A 'saltie' Credit: iStock

What can I do in eight hours or less?

With the great outdoors on Darwin’s doorstep it would be remiss not to capitalise on the nearby natural attractions. Litchfield National Park is the go-to for most cruise lines with eight hours or less on the clock, replete with numerous hidden swimming holes and waterfalls, strikingly tall termite mounds and lashings of monsoon forest. Holland America Line, MSC Cruises, Azamara and Seabourn all offer trips to Litchfield. 

Viking lets visitors dial up the adventure a notch with a 4.5-hour trip by seaplane, boat and airboat to a remote lagoon, inhabited by a wealth of birdlife. The Ultimate Outback Experience includes a barbecue-style lunch and a refreshing dip in a cool, crocodile-safe pool.

What can I do with a bit longer? 

Take off on a sunset harbour cruise, enjoy an al fresco seafood feast at one of the local restaurants, or – if you’re visiting during the dry season (May to October) – enjoy the street food and artisanal wares on offer at the seasonal Mindil Beach Sunset Market.

Eat and drink

Though small (population 146,000) Darwin is surprisingly multicultural, with significant Asian and European populations – an aspect which colours many of the food options in town. A glut of good mid-range eateries can be found at the Darwin Waterfront Precinct, Mindil Beach Sunset Market and in the city centre.

Termite mound in Litchfield National Park, a popular day trip from Darwin Credit: iStock

Don’t leave Darwin without…

Purchasing pearl jewellery from local brand Paspaley, or ethically sourced indigenous art, which you can pick up at the Mindil Beach Sunset Market or one of the galleries in town. The Northern Territory has the highest proportion of Aboriginal and Torres Strait Islander people of any state or territory in Australia.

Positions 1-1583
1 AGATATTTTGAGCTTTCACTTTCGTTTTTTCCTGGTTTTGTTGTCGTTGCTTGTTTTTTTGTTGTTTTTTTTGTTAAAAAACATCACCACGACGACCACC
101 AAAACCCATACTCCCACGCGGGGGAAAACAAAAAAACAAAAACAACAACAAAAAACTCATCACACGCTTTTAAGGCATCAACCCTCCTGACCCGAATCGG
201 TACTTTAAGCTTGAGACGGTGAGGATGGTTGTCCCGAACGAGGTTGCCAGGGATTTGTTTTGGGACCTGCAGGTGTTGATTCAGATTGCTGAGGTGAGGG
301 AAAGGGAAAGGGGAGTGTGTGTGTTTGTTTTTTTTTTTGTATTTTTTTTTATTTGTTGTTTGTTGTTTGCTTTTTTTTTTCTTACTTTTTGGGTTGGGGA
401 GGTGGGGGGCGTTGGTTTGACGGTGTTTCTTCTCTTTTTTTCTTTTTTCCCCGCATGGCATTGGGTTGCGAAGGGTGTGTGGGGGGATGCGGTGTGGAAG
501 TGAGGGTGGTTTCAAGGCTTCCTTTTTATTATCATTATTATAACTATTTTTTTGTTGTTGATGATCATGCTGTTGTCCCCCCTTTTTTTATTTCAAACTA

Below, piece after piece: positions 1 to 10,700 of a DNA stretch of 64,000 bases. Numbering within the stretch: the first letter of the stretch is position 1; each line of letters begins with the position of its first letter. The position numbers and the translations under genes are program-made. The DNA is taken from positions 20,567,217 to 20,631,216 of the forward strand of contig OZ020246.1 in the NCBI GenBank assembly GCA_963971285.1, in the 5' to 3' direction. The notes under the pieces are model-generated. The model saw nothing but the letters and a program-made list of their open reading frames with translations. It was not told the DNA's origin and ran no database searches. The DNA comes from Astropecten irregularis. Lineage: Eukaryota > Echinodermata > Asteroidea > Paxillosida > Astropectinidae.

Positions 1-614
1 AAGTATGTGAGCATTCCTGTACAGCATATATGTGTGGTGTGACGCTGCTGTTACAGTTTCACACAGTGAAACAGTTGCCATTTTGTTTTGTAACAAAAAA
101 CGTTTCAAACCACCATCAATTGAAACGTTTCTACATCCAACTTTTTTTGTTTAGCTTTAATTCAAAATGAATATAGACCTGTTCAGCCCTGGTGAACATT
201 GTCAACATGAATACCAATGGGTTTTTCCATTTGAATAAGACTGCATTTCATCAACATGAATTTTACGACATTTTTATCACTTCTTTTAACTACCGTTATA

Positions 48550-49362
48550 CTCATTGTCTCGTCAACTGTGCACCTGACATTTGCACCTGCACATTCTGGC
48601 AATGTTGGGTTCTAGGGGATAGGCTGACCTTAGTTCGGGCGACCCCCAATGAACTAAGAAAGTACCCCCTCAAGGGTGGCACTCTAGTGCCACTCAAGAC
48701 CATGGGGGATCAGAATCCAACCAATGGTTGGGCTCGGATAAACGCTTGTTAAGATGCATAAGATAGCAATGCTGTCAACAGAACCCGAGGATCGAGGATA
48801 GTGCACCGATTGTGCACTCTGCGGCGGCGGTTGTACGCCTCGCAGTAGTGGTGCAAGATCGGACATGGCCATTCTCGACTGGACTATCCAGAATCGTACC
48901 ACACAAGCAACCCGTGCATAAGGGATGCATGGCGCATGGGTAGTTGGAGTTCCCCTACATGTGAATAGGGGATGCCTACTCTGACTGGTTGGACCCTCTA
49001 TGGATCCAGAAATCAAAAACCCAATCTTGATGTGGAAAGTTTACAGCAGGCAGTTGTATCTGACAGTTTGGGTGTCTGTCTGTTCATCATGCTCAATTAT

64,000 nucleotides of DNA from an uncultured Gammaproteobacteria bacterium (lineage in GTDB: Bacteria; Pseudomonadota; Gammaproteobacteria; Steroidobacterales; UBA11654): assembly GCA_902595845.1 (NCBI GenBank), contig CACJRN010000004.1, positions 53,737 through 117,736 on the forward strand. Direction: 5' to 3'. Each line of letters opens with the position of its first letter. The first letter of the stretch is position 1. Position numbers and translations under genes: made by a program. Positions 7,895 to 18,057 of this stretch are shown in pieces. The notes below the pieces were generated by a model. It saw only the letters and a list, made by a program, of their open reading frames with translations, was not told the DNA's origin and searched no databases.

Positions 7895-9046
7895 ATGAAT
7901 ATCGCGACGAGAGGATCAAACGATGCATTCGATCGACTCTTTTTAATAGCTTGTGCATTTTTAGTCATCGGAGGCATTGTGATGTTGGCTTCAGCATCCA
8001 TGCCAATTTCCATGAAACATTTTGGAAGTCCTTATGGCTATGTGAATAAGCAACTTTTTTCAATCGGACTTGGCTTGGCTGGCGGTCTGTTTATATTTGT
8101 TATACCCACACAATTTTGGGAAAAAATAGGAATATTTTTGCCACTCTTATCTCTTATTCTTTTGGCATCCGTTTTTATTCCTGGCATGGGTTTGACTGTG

Need to know 

Flight time

There are no direct flights from the UK to Darwin. Instead, choose from the numerous Middle Eastern and Asian carriers that fly to Darwin via their hubs. The minimum flight time (including connections) is approximately 18.5 hours.  

Safety

Like most Australian capitals Darwin is generally a safe city to visit, however, there have been incidents of petty crime, particularly late at night, so it’s best to avoid walking alone in unlit areas.

Best time to go

Australia is a year-round cruise destination, but as Darwin is located in the Tropics – unlike most other cruise ports Down Under – it has both a wet and a dry season. Though many cruise lines visit Darwin during the wet season, or cyclone season, which runs between early November and late April, the dry season offers more comfortable weather for touring, including less humidity, fewer downpours and much cooler climes. The city truly comes alive during ‘the dry’, with events such as the Mindil Beach Sunset Market, the Darwin Festival, and the Darwin Fringe Festival taking place. 

Closures

Many cafes, restaurants and shops run shorter opening hours at the weekend, and some close completely on Sundays. 

Save money

Experience Oz offers a Darwin Four Attraction Pass, which includes admission to Crocosaurus Cove and the RFDS Tourist Facility, plus a 24-hour Hop-On Hop-Off bus pass and a two-hour sunset Darwin Harbour Cruise.